“ooooohhhhhh” I hear the crowd outside applauding the biggest meteor they ever saw. I hit the off button on my temper and walk outside. The light of the meteor is bright enough to see by. There is still a giant S curve in the sky from the meteor trail and a crackle hiss like a breeze, though the air is still. It was amazing.
Most Meteor showers are pretty boring, but it is worth it to keep checking them out in the hopes you see something like this. I couldn’t recover a picture, but I have one from the same day, same shower. Astronomy Picture of the Day (APOD)
Explanation: This dramatic four-frame animation shows a fireball meteor and its developing persistent “smoke” train, recorded two weeks ago in skies near Salvador, Brazil. Indeed similar sights are astonishingly familiar world-wide to witnesses of this November’s fireball-rich Leonid meteor storm. A few skygazers even discovered that some bright Leonid fireballs made faint, gentle, hissing sounds(!), a surprising effect only recently appreciated and understood. Accounts of fireball meteors making noise have long been viewed with skepticism, particularly because sounds were reportedly heard just as the meteor was seen overhead. But light travels much faster than sound so, like delayed thunder from a distant lightning stroke, a meteor produced sound should only be heard long after the meteor streak was seen. A sound explanation supported by laboratory tests is that turbulent plasma created by the meteor’s passage generates very low frequency radio waves. Traveling at light speed the radio waves reach the ground simultaneously with visible light where they are strong enough to induce oscillating currents and audible vibrations in common objects like grass, leaves, wire-frame glasses, and perhaps even dry, frizzy hair.
There are a lot of pictures here, so if your browser doesn’t put them up right off, hit MORE or the Title and get the rest.
So, I’d like to say that playing with a 1-MW reactor is in general about as exciting as watching grass grow. Yeah, if you have an experiment running it can be a blast. (But mostly, about as exciting as mowing your grass)
Raleigh Public Record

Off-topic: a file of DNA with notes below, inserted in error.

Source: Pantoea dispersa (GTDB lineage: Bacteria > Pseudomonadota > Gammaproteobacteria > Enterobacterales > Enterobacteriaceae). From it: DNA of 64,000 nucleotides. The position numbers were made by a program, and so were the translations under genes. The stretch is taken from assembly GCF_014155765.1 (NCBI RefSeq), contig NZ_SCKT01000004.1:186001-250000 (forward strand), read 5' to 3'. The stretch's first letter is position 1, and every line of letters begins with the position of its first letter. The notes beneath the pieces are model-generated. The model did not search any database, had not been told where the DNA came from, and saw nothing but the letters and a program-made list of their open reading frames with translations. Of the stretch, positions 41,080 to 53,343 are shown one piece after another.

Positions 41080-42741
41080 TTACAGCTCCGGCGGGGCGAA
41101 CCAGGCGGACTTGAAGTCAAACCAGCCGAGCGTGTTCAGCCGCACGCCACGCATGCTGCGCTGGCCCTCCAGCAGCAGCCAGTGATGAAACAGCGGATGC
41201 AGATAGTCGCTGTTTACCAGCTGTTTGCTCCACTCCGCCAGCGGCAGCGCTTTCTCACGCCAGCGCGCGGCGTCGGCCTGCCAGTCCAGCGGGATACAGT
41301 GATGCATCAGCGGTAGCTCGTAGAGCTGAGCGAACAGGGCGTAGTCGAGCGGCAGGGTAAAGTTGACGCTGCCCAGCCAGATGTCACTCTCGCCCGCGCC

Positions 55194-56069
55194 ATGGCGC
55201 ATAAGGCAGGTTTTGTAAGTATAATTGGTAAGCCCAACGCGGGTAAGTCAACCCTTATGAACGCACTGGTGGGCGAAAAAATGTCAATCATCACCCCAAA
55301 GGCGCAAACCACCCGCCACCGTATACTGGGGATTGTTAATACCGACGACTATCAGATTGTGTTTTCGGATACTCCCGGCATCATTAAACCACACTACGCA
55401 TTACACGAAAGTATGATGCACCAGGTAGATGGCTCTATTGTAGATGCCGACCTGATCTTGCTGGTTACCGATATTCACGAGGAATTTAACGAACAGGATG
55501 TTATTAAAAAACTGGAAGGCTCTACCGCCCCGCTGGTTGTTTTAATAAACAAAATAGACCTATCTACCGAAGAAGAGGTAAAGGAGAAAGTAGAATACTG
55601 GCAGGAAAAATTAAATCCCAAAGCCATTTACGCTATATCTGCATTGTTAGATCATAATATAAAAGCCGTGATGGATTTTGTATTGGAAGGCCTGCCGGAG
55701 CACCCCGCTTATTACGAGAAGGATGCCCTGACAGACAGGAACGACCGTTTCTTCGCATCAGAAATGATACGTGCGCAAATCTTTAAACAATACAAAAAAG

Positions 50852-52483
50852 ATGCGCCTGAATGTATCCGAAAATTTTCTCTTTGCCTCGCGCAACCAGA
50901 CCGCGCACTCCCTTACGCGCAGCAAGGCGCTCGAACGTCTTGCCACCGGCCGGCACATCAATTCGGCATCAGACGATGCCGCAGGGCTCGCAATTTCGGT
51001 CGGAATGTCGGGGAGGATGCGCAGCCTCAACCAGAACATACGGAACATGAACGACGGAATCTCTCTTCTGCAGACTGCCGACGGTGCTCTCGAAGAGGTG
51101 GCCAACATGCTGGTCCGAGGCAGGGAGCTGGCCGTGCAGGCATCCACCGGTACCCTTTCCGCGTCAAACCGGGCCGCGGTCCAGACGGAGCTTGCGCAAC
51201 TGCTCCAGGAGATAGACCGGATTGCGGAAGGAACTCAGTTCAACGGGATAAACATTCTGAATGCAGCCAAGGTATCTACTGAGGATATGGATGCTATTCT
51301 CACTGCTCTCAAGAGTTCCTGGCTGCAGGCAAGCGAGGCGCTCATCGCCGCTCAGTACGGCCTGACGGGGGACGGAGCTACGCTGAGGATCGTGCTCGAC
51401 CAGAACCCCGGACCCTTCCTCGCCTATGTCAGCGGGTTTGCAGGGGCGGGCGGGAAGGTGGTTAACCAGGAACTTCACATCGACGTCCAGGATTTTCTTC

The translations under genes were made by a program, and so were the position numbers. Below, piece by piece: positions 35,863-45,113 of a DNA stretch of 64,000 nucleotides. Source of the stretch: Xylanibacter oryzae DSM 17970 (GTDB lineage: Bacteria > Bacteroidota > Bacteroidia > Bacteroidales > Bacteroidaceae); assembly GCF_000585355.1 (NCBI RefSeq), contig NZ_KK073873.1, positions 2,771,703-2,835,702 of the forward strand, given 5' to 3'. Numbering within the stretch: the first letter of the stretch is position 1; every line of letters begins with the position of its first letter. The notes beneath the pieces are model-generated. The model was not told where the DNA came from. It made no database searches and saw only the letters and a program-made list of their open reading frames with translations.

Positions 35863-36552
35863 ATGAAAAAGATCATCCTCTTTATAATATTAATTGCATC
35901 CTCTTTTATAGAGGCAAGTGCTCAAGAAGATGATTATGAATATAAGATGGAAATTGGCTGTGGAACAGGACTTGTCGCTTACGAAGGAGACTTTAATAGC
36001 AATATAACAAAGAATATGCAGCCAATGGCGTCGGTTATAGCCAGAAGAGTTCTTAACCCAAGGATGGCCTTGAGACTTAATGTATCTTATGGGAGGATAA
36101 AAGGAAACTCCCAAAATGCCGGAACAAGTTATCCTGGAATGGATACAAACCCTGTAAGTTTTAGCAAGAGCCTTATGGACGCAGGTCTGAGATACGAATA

Example: I put stuff in tube, I attach air hose to tube, I blow things to center of reactor, I do it again because I missed. Third time is charmed. I wait 24 hours for objects to get appropriate number of neutrons. I blow air in tube and carefully remove objects which are now quite warm. (and emitting radiation.) I stick said object into a detector for 30 minutes for a good count. I write notes on paper. When all 20 samples are finished. I shout “yea!” and go buy a pizza with my fabulous Grad student check. (986 dollars a month, every month.)
Here is a shot of someone doing this in 1950… identical process.
Researcher Testing Sample
A picture of the 1-Mwatt reactor in action…
So, the only real difficulty in keeping the grad student lifestyle is that the “powers that be” want you to keep taking (and passing) their classes. They think this is fun, as they endeavor to put thousands of roadblocks between you and actually accomplishing this. They think it builds character….well… I’m a character all right.
SO – and finally into the actual story here – one of their little roadblocks was installing a French 201 class in our study room. There are only two classrooms in the bloody nuclear engineering building, so we tended to study in the one not being used. Clearly this violates some principle the teachers had discovered, so they loaned out the room we used on Wednesday nights to try to figure out Nuclear Thermodynamics. (Hell, served by Dr. Doster.)
Since our classroom/study hall is currently being used by a bunch of droning undergraduates, we graduate students are lounged around the staircase bitching about everything. Some poor undergraduate wades through us, just as the red-spinning light comes on above the door to the reactor control room.
“Gahh!” he says, startled “what does that mean?”
“Meh,” we say, all old hands here, “the reactor is critical.”
The young boy sprints down the hallway shouting “the reactor is critical! the reactor is critical!”
I’m relatively sure that the French instructor wasn’t worried and was just shutting her door against this sudden wash of noise, but her students saw the teacher ‘hurriedly’ get up from her desk and cross to the door.
The room emptied immediately.
Realizing the great injustice, misunderstanding, and humiliation occurring here, we nuclear engineering grad students rushed to help… well hell, here are the stairs, I bet we belong in our offices now. Yeah, we were NEVER near there, EVAH.
And to the best of my knowledge, there was never a French class in that building ever again.
So, a friend of mine (Stephanie Osborne – Sci Fi & Sherlock Holmes Writer) was just complaining that her editor didn’t know what a Faraday Cage was, and though that she should explain it. I really don’t remember a time when I didn’t know what one was, but it did remind me of a story.
A long time ago in a Galaxy far far away… ok, not that story.
So, I was once in Graduate school – I was in grad school longer than I’ve held most jobs since – back in 1992, when the Plasma Physics department at my school went belly up. I’d transferred to this PRESTIGIOUS university because of their PP department, only to find out that my major professor was the ONLY PP professor still in residence. There was a large Plasma Engineering group at the Nuclear Engineering school, but while it had looked like a large-cohesive friendship when I applied, the friendship between the NE and PP schools was roughly 1 professor deep, and he was retiring at the end of December.